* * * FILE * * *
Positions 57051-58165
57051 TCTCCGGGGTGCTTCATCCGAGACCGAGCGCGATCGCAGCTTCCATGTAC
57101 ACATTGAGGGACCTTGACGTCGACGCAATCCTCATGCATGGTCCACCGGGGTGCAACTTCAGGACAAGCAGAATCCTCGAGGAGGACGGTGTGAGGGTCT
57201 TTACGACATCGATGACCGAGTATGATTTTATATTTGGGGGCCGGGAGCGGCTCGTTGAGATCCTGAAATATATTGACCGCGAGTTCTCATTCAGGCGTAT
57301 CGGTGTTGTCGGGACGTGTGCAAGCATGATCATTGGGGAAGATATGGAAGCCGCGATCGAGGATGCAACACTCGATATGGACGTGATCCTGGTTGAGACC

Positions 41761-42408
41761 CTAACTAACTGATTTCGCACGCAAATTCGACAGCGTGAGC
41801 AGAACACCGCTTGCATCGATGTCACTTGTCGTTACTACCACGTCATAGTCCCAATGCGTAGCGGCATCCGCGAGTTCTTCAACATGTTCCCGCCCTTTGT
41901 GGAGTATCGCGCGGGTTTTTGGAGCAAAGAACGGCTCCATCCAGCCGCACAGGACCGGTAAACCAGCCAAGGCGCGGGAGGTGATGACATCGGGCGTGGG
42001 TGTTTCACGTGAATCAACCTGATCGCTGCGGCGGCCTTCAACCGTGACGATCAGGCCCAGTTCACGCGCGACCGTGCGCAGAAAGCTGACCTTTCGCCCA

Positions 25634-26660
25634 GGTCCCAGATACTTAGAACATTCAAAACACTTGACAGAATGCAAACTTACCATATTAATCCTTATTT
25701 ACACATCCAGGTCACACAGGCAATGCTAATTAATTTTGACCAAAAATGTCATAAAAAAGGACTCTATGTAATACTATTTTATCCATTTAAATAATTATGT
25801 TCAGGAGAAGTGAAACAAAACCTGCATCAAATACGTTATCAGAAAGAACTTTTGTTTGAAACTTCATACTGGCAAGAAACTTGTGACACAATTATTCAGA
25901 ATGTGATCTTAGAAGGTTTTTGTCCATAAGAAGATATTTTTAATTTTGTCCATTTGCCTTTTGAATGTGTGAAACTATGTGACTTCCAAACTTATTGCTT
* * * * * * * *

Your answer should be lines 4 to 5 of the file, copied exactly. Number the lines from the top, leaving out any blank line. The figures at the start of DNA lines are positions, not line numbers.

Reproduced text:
57201 TTACGACATCGATGACCGAGTATGATTTTATATTTGGGGGCCGGGAGCGGCTCGTTGAGATCCTGAAATATATTGACCGCGAGTTCTCATTCAGGCGTAT
57301 CGGTGTTGTCGGGACGTGTGCAAGCATGATCATTGGGGAAGATATGGAAGCCGCGATCGAGGATGCAACACTCGATATGGACGTGATCCTGGTTGAGACC